Pay attention to the vocational education gap

What university attrition rates tell us about gender inequality in vocational training

Brody Hannan, Francesca Maclean

Trade and industry, Education, Arts, culture & society | Australia

7 March 2019

Women who receive higher education are by no means better off than men who opt for vocational education, Brody Hannan and Francesca Maclean write.

It’s been long-established that there are more women enrolled in Australian universities than men. In a recent Department of Education survey, another statistic was added to the list: men are 5 per cent more likely to drop out of their undergraduate studies than women.

When the Grattan Institute echoed similar sentiments in its Dropping Out: The Benefits and Costs of Trying University report published in April 2018, even more people started taking interest in the matter.

With evidence to prove that university graduates have higher average salaries than non-graduates, why don’t more men stay in university?

The Grattan report suggested a possible explanation: men who receive vocational training are much more likely to benefit financially than women with the same qualifications.

In a 2017 ABS survey, upper-level vocation qualifications – for example, Certificate (Cert) IV and Diplomas – reaped more financial gains for men than they did for women.

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Whilst the median annual income for women with a Bachelor’s degree, aged 25-34 years, is marginally higher than that of men of the same age who have only completed Year 12, it is lower than men who have completed Diplomas, or even Cert IIIs and IVs.

What’s more, women who complete a Cert III or IV earn a lower median income than their male counterparts who have only finished Year 12.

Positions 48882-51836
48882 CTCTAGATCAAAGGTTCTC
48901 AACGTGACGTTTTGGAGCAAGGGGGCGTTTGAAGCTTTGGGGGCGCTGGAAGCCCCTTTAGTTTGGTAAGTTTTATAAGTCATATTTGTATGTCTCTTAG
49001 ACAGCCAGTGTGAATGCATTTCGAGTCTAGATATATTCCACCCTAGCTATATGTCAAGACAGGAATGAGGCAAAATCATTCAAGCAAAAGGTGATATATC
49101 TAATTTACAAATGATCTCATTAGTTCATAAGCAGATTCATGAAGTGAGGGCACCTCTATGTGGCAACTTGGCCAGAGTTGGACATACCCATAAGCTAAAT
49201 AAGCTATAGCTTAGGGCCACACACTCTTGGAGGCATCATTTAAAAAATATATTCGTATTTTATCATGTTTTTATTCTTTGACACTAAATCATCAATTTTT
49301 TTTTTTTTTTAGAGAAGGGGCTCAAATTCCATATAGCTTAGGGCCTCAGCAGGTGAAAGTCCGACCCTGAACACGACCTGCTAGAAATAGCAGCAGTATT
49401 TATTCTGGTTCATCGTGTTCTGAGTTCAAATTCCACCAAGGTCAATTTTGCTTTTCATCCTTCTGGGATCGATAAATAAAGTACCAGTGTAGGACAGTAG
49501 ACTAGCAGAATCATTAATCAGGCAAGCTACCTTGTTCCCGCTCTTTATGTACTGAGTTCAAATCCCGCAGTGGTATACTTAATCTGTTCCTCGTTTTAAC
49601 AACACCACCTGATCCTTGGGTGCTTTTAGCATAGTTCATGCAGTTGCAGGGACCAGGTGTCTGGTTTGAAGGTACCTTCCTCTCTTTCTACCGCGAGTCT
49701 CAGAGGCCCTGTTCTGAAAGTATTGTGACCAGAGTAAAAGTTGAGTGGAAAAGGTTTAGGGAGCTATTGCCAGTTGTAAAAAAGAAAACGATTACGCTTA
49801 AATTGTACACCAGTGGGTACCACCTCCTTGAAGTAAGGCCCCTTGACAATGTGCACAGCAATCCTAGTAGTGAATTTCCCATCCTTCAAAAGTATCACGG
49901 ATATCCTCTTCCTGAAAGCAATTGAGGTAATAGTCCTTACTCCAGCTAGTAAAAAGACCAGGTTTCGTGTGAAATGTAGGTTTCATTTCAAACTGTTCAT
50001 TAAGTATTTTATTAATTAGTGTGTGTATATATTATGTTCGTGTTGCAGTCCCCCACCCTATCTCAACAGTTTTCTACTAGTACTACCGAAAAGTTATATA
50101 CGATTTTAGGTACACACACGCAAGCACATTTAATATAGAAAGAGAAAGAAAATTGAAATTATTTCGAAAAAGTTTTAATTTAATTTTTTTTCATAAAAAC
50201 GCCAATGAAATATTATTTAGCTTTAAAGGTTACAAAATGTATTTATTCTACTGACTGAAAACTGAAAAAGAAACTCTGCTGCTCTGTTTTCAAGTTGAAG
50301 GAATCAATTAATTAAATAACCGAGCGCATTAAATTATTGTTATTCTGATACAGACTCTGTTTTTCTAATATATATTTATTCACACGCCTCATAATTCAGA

Despite having higher levels of education, women, in many instances, are paid less.

For men, there is less financial risk in leaving university because they have these less orthodox but higher-paying career opportunities. It doesn’t matter which sector or pathway men pursue; they will receive higher wages than what they would have had they not pursued any further education at all.

On the other hand, women have more financial incentive to stay in university to receive their formal education. For them, university is also the most likely path to decreasing the wage gap and moving towards a high-paying job.

At this point, it is no longer an issue of improving male higher education participation rates, but rather, an issue of addressing the gender-pay gap and gender inequity amongst those with vocational training.

But why does this disparity even exist in the first place?

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There are many drivers: a lack of advancement opportunities for women; exclusive or even toxic masculine cultures without a critical mass of women or other minoritised groups; a lack of role models, mentors, and sponsors; bias against women negotiating pay; inadequate parental leave arrangements for all carers (women and their partners); as well as unconscious bias in hiring and promotion decisions.

This is a complex problem that has many drivers and the interplay between these issues should not be ignored. These issues do not exist in isolation in any sector or workplace – but are intertwined within Australian culture and families, including in how we socialise our young women and men as carers or risk-takers dependent on their gender.

Then there’s the separate problem that women aren’t as actively encouraged as men in earlier years to take the risk to explore less common options in their formal education.

Historically, schools and universities have been designed to reward girls for being well-behaved and striving towards better individual ability. Considering the correlation between encouraging risk-taking and boosting confidence amongst girls, there might be more merit than expected in emphasising vocational training in their younger years at school.

Pairing such initiatives with a concerted effort to reduce the wage gap across vocational employment sectors, we may one day see more women willing to pursue a path other than university in the long-term.

A closer look into high male attrition rates reveal a couple of things. Firstly, it’s the career opportunities that are available to men that put less pressure on them to pursue higher education.

But more importantly, it reveals that men receive greater financial benefit than women from receiving any kind of formal education – even at the Cert IV or Diploma level. Ultimately, we are reminded that there is still more work to be done in providing equal opportunities between women and men.

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